Man who lured officer posing as girl on Internet loses entrapment appeal
TORONTO — A medical student who sought sex with an undercover police officer posing as a 14-year-old girl lost his argument on Friday that he was the victim of entrapment.
In a case likely to end up before the country’s top court, the Ontario Court of Appeal upheld the Internet child-luring conviction of Akash Ghotra that resulted in a six-month jail term.
“There was no allegation that the police acted in a way to induce the appellant to commit an offence,” Justices Bradley Miller and William Hourigan said in the 2-1 decision.
Court records show the case arose in November 2012 when Ghotra, 26, struck up a conversation with “Mia, a female officer with Peel region just west of Toronto, in an adults-only Internet chat room not focused on sexual activity. After Mia said she was a 14-year-old girl, Ghotra turned the conversation explicitly sexual.
Among other things, he questioned her about her sexual experience and encouraged her to have sex with him, despite her reticence.
After four days of similar chats, Ghotra proposed meeting up in her apartment lobby for a sexual encounter. Police arrested him when he showed up.
Ghotra argued unsuccessfully at trial that he believed Mia to have been an adult engaged in role playing. He said he had no intention of having sex with someone underage.
Superior Court Justice Bruce Durno, however, rejected his arguments and convicted him in May 2016. Durno also refused a stay of proceedings after Ghotra argued entrapment.
Essentially, Ghotra maintained police had created the opportunity for him to commit a crime by confronting him with a 14-year-old girl in a place where he had no reason to expect someone so young.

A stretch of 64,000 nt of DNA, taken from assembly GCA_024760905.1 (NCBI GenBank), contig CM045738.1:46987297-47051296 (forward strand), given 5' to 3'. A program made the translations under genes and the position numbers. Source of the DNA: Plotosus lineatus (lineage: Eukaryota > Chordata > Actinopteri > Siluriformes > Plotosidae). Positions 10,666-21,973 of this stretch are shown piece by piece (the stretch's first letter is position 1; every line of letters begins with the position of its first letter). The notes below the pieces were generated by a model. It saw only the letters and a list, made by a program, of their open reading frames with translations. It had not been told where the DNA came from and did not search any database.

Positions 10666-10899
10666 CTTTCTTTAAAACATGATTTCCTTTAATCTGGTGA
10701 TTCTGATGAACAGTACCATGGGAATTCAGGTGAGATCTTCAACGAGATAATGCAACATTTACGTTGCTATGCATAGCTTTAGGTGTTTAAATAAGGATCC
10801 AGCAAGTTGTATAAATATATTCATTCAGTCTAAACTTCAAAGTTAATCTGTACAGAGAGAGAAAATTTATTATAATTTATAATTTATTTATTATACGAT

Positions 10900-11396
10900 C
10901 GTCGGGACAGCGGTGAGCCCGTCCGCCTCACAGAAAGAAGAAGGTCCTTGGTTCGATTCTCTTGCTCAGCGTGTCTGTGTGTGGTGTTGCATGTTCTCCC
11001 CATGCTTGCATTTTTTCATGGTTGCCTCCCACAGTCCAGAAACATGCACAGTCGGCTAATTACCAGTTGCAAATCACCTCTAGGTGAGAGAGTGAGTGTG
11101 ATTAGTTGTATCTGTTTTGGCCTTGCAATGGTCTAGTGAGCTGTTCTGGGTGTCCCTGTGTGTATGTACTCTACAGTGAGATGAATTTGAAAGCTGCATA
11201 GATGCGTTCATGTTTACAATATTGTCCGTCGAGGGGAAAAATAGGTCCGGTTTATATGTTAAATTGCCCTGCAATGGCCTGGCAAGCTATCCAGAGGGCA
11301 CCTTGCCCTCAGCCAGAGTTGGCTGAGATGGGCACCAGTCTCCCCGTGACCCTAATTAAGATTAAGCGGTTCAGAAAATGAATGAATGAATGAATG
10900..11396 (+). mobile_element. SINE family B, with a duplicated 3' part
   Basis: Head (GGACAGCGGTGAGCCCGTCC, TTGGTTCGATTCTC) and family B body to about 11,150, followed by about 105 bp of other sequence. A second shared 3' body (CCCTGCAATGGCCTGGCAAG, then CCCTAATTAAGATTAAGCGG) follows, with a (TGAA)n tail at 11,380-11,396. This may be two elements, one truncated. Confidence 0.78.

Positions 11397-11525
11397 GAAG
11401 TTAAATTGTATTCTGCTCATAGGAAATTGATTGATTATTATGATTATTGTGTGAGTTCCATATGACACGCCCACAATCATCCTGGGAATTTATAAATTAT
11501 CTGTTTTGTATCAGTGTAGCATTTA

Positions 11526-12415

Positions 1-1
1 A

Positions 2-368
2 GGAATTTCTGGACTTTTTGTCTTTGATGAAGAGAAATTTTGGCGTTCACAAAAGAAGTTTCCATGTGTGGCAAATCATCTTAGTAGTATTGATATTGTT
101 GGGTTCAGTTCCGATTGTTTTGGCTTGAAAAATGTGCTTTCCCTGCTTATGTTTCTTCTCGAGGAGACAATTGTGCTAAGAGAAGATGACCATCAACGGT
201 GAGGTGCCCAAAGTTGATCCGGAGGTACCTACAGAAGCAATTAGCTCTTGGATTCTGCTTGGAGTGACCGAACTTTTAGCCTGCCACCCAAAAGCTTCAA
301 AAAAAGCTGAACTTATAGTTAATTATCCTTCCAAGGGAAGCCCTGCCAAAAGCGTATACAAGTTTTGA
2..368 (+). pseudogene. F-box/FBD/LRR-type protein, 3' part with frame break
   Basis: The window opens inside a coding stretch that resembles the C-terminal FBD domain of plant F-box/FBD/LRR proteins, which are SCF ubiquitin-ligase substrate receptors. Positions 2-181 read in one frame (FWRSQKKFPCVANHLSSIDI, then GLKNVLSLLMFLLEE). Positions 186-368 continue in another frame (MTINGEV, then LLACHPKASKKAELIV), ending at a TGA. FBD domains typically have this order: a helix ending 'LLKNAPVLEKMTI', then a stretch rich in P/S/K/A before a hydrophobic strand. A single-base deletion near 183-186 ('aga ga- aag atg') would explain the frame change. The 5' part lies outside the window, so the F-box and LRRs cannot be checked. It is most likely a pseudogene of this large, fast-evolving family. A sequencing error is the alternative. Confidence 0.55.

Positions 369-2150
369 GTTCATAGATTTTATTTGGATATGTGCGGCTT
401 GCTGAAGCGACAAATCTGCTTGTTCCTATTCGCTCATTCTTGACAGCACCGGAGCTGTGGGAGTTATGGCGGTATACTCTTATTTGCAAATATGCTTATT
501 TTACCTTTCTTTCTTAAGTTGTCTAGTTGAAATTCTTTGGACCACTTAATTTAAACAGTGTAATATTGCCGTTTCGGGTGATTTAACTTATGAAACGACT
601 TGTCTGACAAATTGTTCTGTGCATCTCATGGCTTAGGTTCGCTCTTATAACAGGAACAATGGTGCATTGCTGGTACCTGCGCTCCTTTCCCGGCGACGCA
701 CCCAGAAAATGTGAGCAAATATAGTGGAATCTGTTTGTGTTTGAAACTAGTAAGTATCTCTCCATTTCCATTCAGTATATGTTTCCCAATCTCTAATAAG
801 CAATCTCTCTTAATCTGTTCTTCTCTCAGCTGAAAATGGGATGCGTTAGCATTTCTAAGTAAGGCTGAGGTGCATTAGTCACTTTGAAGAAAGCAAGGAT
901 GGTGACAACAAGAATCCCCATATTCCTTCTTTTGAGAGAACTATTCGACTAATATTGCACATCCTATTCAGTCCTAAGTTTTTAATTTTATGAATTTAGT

Key to deciding, the appellate justices said, was who had set the criminal conduct in motion. In this case, they decided, it was Ghotra when he first contacted Mia and asked her age.
“Having learned that she was underage, it was the appellant who ventured into sexual topics and suggested an in-person meeting,” the majority said. “Throughout these interactions, the undercover officer repeatedly raised the issue of the fictional victim’s youth but the appellant persisted.”
Justice Ian Nordheimer disagreed, saying police had gone on a privacy-violating fishing expedition and he would have set aside the conviction and stayed the proceedings.
“People who participate in private conversations on the Internet are entitled to expect that the police will not be surveilling their conversations, including instigating or participating in them for investigative purposes not based on a reasonable suspicion of criminal activity,” Nordheimer said.
The officer, Nordheimer said, had deliberately posed as a young female “cutie,” thereby inviting improper conduct. He compared it to an undercover officer standing on a street corner with a sign reading “drug user” to let dealers know they had a potential customer.
Nordheimer noted the chat room was adults only and not devoted to sexual interests or activities. Police, he said, would have had no reason to suspect criminal activity was taking place.
Instead, he said, the officer engaged in “random virtue testing,” and it was an open question whether Ghotra would have gotten involved in the crime without her actions.
“In my view, the officer did provide an opportunity to commit an offence,” Nordheimer wrote.
Ghotra’s lawyer said he would be filing an appeal to the Supreme Court of Canada next week.
This report by The Canadian Press was first published on June 12, 2020.
Colin Perkel, The Canadian Press